* Dollar dips as Fed’s 2-day meeting eyed
* Sterling inches up after inflation data
* Graphic: World FX rates in 2017 tmsnrt.rs/2egbfVh
By Jemima Kelly
PARIS, June 13 (Reuters) - Canada’s dollar hit a two-month high on Tuesday after the Canadian central bank raised the prospect of an interest rate hike as soon as this year, while the U.S. dollar inched down as traders eyed the start of a two-day Federal Reserve meeting.
Bank of Canada Senior Deputy Governor Carolyn Wilkins said late on Monday that first-quarter growth in the North American country had been “pretty impressive”, and that signs economic growth was broadening would lead the central bank to consider whether current low rates would still be required.
The comments sent the Canadian dollar - or the “loonie” as it is known by traders - to its highest level since April 13, with the currency gaining around 1.5 percent late on Monday and early on Tuesday to hit C$1.3245 against its U.S. counterpart .
While many economists had expected the bank to start raising in 2018, markets were pricing in a 52 percent chance of a hike by the end of 2017 following Wilkins’s speech.
“The market had been overlooking the strengthening economic data from Canada, and obviously now that we’re starting to see some change in communication from the Bank of Canada to acknowledge that ... the market won’t be able to look through that,” said MUFG currency economist Lee Hardman, in London.
“The shift to a more hawkish stance will offer the potential for the Canadian dollar to strengthen further from here.”
The loonie’s U.S. counterpart, meanwhile, inched down against a basket of currencies ahead of the start of the Fed’s meeting, as the euro inched higher, staying just above $1.12.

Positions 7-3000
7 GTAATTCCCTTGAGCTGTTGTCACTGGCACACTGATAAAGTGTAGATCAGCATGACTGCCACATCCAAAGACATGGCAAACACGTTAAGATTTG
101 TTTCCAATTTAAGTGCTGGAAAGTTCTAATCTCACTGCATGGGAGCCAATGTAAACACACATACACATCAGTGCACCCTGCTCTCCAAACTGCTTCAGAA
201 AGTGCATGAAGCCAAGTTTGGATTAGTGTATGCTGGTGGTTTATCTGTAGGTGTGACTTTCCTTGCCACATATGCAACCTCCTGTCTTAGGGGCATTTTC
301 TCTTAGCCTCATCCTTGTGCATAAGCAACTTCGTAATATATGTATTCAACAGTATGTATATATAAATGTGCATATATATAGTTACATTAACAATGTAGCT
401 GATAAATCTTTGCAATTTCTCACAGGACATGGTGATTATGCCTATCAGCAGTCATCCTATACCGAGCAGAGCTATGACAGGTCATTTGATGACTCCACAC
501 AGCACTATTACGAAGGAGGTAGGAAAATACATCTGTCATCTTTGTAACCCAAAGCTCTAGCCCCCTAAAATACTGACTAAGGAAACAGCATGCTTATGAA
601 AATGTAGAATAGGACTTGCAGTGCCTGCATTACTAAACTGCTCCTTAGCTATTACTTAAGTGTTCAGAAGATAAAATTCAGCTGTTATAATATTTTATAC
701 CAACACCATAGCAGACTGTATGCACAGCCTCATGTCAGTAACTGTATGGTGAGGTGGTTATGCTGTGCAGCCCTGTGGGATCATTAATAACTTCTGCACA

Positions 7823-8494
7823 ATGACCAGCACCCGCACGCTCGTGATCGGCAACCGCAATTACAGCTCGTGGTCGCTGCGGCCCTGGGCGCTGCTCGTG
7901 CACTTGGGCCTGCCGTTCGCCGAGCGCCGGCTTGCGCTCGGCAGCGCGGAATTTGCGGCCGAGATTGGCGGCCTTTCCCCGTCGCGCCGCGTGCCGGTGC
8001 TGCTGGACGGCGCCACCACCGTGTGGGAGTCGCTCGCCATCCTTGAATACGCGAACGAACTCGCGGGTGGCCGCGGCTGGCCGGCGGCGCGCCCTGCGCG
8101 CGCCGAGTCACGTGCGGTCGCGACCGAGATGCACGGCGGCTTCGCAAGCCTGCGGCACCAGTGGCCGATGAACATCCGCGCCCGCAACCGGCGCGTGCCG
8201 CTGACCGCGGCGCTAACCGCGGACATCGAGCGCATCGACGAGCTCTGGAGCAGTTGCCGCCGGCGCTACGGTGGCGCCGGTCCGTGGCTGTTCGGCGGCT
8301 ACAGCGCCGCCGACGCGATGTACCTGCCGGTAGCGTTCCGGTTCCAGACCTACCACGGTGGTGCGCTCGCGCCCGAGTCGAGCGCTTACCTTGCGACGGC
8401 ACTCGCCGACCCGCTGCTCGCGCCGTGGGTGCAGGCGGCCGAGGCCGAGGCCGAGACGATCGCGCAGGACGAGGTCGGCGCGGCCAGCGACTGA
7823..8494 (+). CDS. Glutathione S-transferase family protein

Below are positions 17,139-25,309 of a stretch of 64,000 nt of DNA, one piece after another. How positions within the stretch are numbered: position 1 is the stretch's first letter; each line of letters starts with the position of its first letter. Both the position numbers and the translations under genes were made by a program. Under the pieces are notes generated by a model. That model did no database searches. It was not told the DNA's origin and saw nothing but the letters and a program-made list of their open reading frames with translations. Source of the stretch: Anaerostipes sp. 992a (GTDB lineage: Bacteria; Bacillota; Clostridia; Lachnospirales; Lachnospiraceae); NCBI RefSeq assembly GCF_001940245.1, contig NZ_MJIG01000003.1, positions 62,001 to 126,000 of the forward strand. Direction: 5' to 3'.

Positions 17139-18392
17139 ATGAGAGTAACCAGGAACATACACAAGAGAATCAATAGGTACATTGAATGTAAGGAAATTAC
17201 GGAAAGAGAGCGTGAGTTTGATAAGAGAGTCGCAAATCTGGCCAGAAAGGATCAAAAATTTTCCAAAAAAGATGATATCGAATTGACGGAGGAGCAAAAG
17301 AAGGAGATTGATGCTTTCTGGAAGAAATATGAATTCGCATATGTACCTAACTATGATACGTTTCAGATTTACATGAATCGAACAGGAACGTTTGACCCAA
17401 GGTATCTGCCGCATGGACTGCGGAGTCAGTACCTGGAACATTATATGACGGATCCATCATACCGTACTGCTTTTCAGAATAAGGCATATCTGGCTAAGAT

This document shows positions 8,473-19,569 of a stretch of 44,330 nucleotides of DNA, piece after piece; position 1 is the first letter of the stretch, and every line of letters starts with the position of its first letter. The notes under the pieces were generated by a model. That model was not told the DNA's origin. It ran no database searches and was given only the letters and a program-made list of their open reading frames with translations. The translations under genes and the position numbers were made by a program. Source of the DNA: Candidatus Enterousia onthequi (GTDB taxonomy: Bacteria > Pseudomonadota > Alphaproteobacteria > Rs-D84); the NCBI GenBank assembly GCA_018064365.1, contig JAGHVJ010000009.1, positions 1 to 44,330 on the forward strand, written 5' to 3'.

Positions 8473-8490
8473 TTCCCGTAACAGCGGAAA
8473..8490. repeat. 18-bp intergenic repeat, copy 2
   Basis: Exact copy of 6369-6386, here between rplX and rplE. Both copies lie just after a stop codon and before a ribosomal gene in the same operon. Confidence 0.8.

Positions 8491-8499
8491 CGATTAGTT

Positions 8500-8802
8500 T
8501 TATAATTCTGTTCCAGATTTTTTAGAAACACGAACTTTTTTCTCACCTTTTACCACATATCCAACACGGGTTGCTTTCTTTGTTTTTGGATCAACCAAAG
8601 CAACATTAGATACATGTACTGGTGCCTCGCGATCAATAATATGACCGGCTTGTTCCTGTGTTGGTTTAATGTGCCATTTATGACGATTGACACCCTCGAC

With the Fed widely expected to raise interest rates when it concludes its meeting on Wednesday, investors’ focus will be on any fresh hints on the pace of hikes in the months to come, and its assessment of the economy and outlook on inflation.
Investors will also be watching for any fresh details on the central bank’s plans for trimming its balance sheet.
“The Fed is likely to remain cautious as recent mixed data should lead FOMC (Federal Open Market Committee) members to revise down their projections for both the inflation rate and the unemployment rate,” said Credit Agricole macro strategist Xavier Chapard, in Paris.
“We expect the ‘dot plot’ to remain unchanged, pointing to one additional rate hike this year and three hikes next year.”
Sterling rebounded from seven-month lows plumbed the previous day against the euro and gained 0.6 percent against the dollar, after data showed British inflation unexpectedly jumped to its highest level in nearly four years in May.
Investors were still cautious, though, viewing the pound as vulnerable to political uncertainty after the shock outcome of last week’s election, in which voters denied any party a parliamentary majority.
For Reuters Live Markets blog on European and UK stock markets see reuters://realtime/verb=Open/url=http://emea1.apps.cp.extranet.thomsonreuters.biz/cms/?pageId=livemarkets (Additional reporting by Masayuki Kitano in Singapore,; Editing by Andrew Heavens and Ed Osmond)